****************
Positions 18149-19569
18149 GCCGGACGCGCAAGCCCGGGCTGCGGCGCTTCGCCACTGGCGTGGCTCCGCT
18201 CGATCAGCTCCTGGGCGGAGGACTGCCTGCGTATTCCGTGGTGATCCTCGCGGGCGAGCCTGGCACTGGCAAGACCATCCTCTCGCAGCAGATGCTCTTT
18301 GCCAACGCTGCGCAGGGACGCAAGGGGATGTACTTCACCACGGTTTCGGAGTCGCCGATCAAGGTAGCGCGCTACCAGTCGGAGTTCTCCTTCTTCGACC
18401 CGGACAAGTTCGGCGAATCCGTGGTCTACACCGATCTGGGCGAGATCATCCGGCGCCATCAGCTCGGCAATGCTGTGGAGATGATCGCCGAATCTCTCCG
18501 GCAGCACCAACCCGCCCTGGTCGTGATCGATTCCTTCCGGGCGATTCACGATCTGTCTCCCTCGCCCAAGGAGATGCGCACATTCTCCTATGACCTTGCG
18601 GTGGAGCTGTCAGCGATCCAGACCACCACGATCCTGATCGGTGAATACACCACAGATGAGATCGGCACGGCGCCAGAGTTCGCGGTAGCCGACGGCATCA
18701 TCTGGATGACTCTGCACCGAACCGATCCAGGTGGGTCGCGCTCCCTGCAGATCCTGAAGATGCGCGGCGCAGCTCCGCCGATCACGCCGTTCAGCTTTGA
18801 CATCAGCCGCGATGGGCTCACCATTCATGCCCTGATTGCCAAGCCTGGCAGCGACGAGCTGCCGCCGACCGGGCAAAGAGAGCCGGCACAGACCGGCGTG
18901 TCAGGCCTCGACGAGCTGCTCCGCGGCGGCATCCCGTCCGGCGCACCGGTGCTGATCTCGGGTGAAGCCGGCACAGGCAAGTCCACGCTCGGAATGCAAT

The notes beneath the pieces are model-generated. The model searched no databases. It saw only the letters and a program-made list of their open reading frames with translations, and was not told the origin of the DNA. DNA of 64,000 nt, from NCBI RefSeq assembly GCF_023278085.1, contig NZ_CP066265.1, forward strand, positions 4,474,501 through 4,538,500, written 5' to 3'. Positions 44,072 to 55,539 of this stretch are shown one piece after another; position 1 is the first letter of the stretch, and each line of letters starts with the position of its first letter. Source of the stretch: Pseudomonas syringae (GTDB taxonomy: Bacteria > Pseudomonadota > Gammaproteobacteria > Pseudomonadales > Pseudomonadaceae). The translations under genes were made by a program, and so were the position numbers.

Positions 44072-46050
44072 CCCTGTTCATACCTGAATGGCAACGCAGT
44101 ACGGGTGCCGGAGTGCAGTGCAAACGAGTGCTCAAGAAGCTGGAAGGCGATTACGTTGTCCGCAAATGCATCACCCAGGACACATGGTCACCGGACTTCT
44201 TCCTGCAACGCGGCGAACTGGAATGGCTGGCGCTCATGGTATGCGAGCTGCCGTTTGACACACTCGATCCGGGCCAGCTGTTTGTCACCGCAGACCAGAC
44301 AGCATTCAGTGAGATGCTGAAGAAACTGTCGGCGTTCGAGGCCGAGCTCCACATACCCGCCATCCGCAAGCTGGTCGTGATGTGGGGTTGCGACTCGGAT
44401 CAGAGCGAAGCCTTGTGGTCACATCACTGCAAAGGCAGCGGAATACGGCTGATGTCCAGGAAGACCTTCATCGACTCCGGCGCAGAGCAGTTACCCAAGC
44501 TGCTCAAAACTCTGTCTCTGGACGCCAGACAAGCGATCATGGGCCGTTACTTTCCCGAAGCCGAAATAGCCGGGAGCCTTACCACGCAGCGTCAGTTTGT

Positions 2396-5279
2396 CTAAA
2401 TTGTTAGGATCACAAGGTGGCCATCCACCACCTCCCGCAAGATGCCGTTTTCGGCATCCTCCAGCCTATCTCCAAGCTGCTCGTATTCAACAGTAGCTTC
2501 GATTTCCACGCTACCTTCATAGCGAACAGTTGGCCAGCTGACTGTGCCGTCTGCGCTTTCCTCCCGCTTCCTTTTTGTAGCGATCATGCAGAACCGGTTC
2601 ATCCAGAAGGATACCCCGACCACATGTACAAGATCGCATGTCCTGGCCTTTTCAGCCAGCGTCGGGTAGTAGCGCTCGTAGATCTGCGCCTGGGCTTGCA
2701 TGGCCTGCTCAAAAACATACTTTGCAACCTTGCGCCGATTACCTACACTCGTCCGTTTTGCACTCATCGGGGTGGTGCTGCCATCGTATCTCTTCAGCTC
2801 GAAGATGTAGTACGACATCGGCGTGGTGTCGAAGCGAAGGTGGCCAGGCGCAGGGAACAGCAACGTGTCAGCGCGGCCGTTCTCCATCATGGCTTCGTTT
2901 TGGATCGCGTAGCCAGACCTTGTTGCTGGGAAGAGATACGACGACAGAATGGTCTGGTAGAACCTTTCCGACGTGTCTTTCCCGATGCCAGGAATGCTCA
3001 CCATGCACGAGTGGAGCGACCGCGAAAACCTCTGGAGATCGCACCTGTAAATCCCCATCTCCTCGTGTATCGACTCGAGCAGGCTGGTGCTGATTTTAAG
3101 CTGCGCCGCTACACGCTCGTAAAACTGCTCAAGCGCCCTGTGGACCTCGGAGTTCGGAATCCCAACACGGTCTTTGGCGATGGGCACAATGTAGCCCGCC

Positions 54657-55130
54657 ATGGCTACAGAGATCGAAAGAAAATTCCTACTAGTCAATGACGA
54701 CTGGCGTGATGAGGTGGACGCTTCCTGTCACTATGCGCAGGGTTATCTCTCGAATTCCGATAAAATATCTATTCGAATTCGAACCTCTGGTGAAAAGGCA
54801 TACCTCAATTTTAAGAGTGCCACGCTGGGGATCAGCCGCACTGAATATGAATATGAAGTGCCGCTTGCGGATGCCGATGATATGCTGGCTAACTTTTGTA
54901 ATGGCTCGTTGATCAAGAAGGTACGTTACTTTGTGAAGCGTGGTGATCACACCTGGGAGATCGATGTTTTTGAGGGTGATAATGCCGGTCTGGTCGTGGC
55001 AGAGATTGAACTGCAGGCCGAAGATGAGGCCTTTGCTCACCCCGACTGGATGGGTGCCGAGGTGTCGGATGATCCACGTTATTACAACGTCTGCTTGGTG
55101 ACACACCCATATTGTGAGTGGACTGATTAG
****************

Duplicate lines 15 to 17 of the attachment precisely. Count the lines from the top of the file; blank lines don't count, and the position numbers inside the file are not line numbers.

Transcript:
44201 TCCTGCAACGCGGCGAACTGGAATGGCTGGCGCTCATGGTATGCGAGCTGCCGTTTGACACACTCGATCCGGGCCAGCTGTTTGTCACCGCAGACCAGAC
44301 AGCATTCAGTGAGATGCTGAAGAAACTGTCGGCGTTCGAGGCCGAGCTCCACATACCCGCCATCCGCAAGCTGGTCGTGATGTGGGGTTGCGACTCGGAT
44401 CAGAGCGAAGCCTTGTGGTCACATCACTGCAAAGGCAGCGGAATACGGCTGATGTCCAGGAAGACCTTCATCGACTCCGGCGCAGAGCAGTTACCCAAGC